The Counters Blog

Concrete Countertops Cost

Unlike other options, the cost of a concrete countertop is not in the material, but rather in the artisan’s skill and creativity. See how concrete countertops compare to traditional countertop materials in other ways. Concrete can be a quite affordable option, especially left its natural color with a basic layout. Often you can benefit the environment and save money by doing business with a contractor who uses recycled waste materials or materials harvested or produced near your home, such as aggregate from a local river or quarry and cement produced in a regional plant. This not only conserves materials and eliminates waste, it saves you the expense and hassle of ripping out worn, outdated countertops. Custom elements such as inlays, aggregates, or special finishes add considerable cost. Typically, concrete is more expensive than tile, synthetic solids or laminate, about the same price as engineered quartz or granite countertops and less expensive than marble. However, many people find themselves drawn to concrete because of the customization factor and decide that getting exactly what they want is worth the investment. Precast counters are extremely heavy and difficult to maneuver, and pouring in place requires knowledge of the proper mix, curing and finishing processes, as well as specialized tools and equipment.

How To Remove Soap Scum On Granite and Marble by countertopspecialty.com

Standard surface cleaners won’t work and most commonly known bath & shower cleaners (including ammonia) are too harsh for use on natural stone. Keep soap scum from building up and you’ll also reduce the chance for developing mold, mildew, and dirty grout. Ingredients in standard, brand-name shower cleaners will etch marble and travertine as well. Once you’ve thoroughly cleaned the surface it won’t be so difficult to keep soap scum from developing in the future with frequent light use of this product. Soap scum and marble etching can sometimes be difficult to distinguish. To correctly diagnose which you have, scratch with a fingernail or other soft/plastic scraper. I did not put a drain board under the dish drain, thinking granite could not be damaged. Both can form a whitish type film that can be very tenacious and can’t be removed with general methods for cleaning granite countertops. You’ll have to use a specialty stone cleaner, but fortunately the same granite cleaner will take care of both soap scum and/or hard water. Granite is certainly one of, if not the hardest to damage, but it can occur.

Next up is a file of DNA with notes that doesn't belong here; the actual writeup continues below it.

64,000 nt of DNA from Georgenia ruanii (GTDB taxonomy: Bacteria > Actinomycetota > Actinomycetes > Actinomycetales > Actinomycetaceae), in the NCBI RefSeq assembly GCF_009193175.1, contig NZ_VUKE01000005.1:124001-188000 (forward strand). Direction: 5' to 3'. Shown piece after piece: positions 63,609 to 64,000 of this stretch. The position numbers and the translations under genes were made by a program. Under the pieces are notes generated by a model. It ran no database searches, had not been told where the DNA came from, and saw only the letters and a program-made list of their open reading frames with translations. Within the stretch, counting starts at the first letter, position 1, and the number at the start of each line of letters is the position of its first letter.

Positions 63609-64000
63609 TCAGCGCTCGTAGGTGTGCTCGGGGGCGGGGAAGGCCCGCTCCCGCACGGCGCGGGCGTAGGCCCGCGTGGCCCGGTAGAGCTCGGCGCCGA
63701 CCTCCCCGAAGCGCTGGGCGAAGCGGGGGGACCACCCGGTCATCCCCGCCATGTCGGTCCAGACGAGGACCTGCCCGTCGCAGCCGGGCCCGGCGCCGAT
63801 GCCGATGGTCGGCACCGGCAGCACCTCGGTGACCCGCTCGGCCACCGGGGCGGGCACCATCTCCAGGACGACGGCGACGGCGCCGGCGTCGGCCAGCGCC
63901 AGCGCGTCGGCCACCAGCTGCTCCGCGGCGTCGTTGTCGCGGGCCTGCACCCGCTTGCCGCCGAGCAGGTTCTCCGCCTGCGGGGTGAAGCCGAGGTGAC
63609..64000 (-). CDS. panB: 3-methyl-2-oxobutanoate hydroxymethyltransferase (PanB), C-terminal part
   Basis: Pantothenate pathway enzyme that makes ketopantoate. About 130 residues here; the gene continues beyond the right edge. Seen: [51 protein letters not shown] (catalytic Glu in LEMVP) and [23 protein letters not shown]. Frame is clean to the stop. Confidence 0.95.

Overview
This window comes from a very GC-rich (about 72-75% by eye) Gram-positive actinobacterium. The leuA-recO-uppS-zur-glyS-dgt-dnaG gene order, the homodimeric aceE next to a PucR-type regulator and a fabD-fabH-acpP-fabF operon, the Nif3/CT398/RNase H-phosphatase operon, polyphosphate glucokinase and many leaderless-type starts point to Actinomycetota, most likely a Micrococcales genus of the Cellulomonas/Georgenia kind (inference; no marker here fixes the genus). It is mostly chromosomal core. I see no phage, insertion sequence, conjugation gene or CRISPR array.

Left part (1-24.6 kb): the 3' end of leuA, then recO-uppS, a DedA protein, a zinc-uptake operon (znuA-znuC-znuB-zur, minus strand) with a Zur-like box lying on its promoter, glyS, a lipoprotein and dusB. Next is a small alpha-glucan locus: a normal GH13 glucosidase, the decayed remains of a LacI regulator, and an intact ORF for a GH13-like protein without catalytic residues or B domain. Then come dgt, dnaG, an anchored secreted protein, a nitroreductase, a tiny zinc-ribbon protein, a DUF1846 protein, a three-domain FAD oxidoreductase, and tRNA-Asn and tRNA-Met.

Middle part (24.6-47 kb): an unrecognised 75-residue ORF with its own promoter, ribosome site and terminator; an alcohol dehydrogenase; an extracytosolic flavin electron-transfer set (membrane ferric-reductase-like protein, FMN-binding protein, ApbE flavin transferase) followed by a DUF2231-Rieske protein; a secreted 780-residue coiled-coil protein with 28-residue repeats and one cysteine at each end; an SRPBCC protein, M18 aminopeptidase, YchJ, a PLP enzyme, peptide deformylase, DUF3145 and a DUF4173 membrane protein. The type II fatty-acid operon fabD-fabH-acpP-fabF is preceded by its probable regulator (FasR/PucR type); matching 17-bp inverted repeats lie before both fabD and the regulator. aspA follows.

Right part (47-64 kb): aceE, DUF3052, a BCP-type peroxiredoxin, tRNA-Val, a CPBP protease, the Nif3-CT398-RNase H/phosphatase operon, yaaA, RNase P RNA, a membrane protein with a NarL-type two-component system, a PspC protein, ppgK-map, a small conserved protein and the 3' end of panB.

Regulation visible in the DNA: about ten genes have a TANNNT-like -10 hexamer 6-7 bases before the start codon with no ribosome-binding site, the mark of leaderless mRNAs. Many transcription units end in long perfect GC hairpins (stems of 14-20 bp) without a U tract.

Removing Stains From Granite Countertops | Duration 5 Minutes 51 Seconds However , a sealer will help prevent absorption and staining that sometimes can occur with prolonged hard water deposit exposure. She was probably only doing what many others in the cleaning industry have erroneously learned to do. It’s a physical part of the marble itself created by grinding and smoothing until glossy. It’ll quickly remove soap and hard water films and keep your tile clean. So, using stone-specific cleaners is the safest way to maintain your natural stone countertops and tile in top condition. This mix is often recommended as a cheap and easy method for cleaning marble and natural stone. At this point, “general” stone or marble cleaners will not be potent enough to remove soap scum, which leaves homeowners wondering what the heck is happening. The problem occurs when regularly using soap as the cleaner over the entire countertop. Spray it on and let it soak for 10-15 minutes into the on the soap scum or hard water deposits. You should be able to scrape off heavier buildup of soap scum or hard water deposits. Is this because the installer did not properly seal the granite countertops? You should also perform the water test for sealing granite countertops to see if it might be time to re-seal your granite. Sealing will not prevent the build-up of soap scum or hard water deposits since these occur on the surface of the stone. Is there any way to remove this dull, waxy finish and bring it back to its original shine? Waxes and other topical coatings (that are essentially permanent or require stripping to remove should not be applied to natural stone surfaces and especially not flooring. Marble etching or discoloration require solutions beyond stripping wax off the marble flooring.

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